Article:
Myth: The less debt you have, the better your credit report88studio/Shutterstock
If a small amount of debt shows that you manage money responsibly, and boosts your credit score as a result, no debt is even better, right? Wrong. Staying out of debt is great for your financial well-being, but not so great for your credit rating, money saving experts agree. Basically, if you haven’t borrowed anything, you’re not providing any information for the credit bureau to score you on. Here’s how credit scoring works.
The better idea: Open a no-fee credit card and charge only what you can pay off each month. Or take out a car loan and stay on top of your payments.
Myth: Always pay yourself firstemilie zhang/Shutterstock
Numero uno on the list of tips form money saving experts is “Pay yourself first,” which means that you should put money in your savings account as soon as you get paid, so you never miss it from your checking account. The trouble with that idea is that many people graduate from college burdened with student loan and credit-card debt, even before they start their first full-time job. If your savings grow at 1 percent interest, but your credit cards are charging you 18 percent interest, you’re not benefiting from cash in the bank.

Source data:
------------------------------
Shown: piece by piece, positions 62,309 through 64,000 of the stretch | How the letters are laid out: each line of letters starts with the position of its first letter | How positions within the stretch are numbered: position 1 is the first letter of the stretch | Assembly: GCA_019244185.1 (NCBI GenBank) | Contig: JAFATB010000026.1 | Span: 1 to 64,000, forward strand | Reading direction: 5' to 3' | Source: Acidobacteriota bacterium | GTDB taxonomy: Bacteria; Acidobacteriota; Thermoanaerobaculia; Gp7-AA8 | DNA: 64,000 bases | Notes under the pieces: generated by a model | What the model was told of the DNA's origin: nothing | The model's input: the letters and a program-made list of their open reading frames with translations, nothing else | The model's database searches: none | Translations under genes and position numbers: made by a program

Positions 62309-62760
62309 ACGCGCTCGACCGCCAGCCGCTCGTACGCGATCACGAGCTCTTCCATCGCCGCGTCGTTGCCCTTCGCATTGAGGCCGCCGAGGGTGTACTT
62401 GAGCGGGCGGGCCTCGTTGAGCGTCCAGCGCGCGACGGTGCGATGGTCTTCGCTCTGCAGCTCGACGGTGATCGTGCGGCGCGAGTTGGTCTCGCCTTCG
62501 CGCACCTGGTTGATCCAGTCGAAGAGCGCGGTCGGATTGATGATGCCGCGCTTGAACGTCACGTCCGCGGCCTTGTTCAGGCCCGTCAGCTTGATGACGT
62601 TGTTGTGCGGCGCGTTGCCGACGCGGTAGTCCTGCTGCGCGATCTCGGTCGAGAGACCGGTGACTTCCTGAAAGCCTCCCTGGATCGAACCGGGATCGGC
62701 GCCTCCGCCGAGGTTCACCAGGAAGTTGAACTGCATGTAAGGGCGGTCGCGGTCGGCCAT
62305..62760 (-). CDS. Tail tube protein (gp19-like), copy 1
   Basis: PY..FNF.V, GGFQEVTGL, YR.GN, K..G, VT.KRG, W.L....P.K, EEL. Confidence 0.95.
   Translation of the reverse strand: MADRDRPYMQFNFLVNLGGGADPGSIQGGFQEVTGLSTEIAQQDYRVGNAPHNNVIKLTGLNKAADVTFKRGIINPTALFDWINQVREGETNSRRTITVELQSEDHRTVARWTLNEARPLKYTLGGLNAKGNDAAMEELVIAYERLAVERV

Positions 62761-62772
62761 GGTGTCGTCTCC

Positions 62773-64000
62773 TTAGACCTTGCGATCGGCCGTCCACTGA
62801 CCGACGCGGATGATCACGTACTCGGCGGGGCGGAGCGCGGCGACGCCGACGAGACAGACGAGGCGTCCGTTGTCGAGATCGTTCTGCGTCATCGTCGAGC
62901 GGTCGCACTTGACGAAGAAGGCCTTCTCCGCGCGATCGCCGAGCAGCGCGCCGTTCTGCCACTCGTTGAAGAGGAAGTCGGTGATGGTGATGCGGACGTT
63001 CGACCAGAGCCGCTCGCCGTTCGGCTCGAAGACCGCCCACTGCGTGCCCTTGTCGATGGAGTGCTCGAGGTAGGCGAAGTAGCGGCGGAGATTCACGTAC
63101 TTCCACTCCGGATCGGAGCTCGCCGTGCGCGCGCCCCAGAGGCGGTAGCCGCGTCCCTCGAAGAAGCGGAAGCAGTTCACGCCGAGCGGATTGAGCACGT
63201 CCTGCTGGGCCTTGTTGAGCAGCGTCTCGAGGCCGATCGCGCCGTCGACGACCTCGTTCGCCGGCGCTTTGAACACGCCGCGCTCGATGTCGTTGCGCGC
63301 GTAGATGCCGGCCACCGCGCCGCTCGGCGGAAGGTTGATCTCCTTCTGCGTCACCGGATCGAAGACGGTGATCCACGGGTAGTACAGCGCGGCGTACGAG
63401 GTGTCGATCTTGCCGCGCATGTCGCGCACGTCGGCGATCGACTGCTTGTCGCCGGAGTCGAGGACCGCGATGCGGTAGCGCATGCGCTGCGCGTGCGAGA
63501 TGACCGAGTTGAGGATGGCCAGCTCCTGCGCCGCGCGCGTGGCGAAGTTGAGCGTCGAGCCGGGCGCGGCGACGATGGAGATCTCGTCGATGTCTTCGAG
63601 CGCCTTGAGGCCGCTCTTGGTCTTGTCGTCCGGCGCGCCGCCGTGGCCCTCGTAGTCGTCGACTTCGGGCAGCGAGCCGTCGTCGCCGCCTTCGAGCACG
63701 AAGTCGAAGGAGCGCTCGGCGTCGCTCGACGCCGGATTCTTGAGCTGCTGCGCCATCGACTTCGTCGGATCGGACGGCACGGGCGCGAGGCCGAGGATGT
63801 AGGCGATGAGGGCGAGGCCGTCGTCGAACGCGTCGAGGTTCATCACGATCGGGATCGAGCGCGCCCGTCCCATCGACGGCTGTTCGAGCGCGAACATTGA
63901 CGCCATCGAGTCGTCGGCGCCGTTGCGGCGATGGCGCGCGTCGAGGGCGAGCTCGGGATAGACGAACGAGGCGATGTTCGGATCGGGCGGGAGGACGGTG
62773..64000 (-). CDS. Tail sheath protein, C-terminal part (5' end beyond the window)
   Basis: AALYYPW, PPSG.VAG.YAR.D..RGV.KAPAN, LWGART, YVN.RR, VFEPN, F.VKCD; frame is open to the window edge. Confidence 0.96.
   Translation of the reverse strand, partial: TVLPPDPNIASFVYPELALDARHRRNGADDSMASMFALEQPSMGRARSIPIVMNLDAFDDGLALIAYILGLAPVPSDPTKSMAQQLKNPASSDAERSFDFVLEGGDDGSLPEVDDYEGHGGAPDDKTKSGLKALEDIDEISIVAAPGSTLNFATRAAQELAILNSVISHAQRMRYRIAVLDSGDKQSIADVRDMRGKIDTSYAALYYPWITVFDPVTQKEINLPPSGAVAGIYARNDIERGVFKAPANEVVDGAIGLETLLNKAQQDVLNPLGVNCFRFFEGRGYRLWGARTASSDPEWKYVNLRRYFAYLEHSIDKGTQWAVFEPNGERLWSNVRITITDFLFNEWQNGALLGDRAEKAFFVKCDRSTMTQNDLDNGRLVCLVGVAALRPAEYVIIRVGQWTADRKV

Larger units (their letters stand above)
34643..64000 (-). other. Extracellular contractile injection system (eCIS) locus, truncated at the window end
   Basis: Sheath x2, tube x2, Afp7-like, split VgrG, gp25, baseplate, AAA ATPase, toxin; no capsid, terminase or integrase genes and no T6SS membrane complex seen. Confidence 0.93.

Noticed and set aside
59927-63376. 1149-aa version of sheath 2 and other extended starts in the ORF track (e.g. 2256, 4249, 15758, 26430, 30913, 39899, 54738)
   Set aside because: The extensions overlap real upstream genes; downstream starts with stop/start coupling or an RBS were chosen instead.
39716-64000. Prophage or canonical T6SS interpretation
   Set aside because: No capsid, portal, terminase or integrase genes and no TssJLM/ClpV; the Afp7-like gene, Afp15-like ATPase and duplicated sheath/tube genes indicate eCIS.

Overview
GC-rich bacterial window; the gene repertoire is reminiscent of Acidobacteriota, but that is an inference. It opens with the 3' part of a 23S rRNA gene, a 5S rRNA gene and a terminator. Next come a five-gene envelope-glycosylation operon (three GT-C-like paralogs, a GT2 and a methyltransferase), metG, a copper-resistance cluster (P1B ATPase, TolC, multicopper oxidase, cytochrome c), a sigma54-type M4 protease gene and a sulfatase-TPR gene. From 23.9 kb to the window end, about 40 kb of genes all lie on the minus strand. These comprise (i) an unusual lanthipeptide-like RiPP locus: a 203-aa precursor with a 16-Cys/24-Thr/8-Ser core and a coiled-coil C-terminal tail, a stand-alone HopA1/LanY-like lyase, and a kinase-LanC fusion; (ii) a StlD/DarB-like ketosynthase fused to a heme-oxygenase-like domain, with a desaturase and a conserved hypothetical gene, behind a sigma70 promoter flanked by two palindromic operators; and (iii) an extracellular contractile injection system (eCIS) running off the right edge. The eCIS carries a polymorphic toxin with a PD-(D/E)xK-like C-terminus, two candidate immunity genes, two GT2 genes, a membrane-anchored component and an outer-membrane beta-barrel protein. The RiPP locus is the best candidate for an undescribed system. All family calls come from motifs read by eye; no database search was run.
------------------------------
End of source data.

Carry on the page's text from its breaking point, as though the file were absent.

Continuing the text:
The better idea: Pay off your credit-card balances as fast as you can afford to, starting with your higher-interest cards first. (Here are four really bad credit cards to avoid.) Once they’re back to zero, any money saving expert will tell you to apply that monthly payment amount to your savings, and then buy the things you want or need with cash.